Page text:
Analysts say PCI could be the first coal grade killed by the energy transition; miners and traders have other ideas
Coal may be seen as a dirty word, but right now it’s great business.
The big question is how long for? While momentum behind the green energy transition and decarbonisation would seem to muddy the waters for the future of the commodity, it’s not that simple.
Supply shortages of coal for both energy and steelmaking caused a massive swing for the industry to high prices and massive profits last year.
That situation has gone into overdrive since Russia’s war on Ukraine, which could see European businesses and nations restrict not only coal but also replacement energy sources like oil and gas from the belligerent nation.
Prices for coal from elsewhere like Australia shot through the roof in the immediate aftermath of the invasion in March and have remained high. It has also reconfigured demand impulses across the steel sector in particular.
PCI, a type of soft metallurgical coal used as a partial replacement for coke in blast furnaces, briefly traded at a premium thanks to Russia’s big role in supplying European steelmakers.
But in a new report, analysts Simon Nicholas and Soroush Basirat from the Institute for Energy Economics and Finance say efforts to replace PCI with green hydrogen could make it the first coal product to be phased out.
Nicholas told Stockhead energy security concerns and elevated prices stemming from the invasion would only accelerate efforts to displace PCI.
“At this stage of the technology transition, when you’ve got these extremely high prices, and who knows how long this situation in Ukraine is gonna go on for, plus renewed energy security concerns as a result of that that’s now elevated further,” he said.
“It’s longer term, but in the longer term that level of pricing, that level of concern about energy security will certainly overtake any concerns about carbon emissions.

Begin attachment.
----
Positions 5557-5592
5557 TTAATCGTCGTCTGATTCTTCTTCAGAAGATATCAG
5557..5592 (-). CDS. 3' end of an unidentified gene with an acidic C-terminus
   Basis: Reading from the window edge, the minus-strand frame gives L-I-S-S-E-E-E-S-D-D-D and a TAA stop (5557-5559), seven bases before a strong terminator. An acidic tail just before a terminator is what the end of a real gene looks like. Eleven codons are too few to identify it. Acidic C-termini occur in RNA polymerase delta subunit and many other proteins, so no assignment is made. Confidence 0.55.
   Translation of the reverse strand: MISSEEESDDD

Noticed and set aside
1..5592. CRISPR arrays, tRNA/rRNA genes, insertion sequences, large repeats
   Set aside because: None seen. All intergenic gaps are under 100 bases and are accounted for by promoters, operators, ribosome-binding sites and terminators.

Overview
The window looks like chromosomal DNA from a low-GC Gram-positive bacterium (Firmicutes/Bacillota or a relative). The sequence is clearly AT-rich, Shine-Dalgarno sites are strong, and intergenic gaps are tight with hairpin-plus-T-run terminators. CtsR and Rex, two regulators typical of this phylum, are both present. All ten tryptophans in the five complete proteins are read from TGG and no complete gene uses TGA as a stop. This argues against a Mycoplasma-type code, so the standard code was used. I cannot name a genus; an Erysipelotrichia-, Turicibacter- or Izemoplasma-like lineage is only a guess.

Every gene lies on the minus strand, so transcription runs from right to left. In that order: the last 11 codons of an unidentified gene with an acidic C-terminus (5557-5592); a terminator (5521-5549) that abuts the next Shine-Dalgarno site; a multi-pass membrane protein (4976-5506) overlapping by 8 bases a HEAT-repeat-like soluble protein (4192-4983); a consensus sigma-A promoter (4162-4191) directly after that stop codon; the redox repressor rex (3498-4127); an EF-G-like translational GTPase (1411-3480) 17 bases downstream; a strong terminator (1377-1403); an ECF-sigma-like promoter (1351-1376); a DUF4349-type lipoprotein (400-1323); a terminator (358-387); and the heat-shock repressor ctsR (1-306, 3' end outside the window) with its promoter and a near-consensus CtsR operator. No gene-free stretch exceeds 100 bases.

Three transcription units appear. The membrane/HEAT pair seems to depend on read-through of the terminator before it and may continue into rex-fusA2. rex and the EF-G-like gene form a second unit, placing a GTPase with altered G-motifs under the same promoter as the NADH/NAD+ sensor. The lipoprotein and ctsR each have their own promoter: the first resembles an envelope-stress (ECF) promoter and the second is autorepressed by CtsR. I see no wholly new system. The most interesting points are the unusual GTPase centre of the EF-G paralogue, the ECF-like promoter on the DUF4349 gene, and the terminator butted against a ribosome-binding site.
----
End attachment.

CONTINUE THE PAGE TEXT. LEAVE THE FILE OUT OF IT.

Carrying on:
“It is only likely to accelerate this shift even faster.”
PCI or ‘pulverised coal for injection’ is a style of met coal that can be sold both into the steelmaking or thermal coal markets.
In steelmaking it is used as a cost effective replacement for coke at a ratio of 0.7-0.9kg of coke for each keg of PCI.
Most steel mills use a blend. Most blast furnaces, the most common method of producing steel globally accounting for 70% of global output, use 60-70% coke with a 30-40% mix of PCI.
In 2019 Australia shipped 31Mt of PCI, or around 63% of the global market. The only other major supplier is Russia.
But some miners, notably BHP (ASX:BHP) have shifted away from PCI and semi-soft coking coal mining in favour of higher quality hard coking coals.
Facing pressure from investors to clean up its portfolio and divest its fossil fuel holdings, BHP remains the world’s largest steel producer and is still committed to its high quality hard coking coal operations in Queensland in its joint venture with Mitsubishi.
But it plans to sell its Mt Arthur thermal coal mine in New South Wale and last week closed the US$1.2 billion sale of its 10Mtpa Poitrel and South Walker Creek mines to Stanmore Coal (ASX:SMR).
They’re two of the largest PCI and semi-soft coking coal operations in Queensland, and at current prices the well-timed acquisition looks like a boon for $2.2b Stanmore, which has increased its market cap nearly 10 times over since the deal was announced in November last year.
BHP chief analyst Huw McKay noted in his most recent economic and commodity outlook PCI could be threatened by its replacement by ‘low carbon fuels’.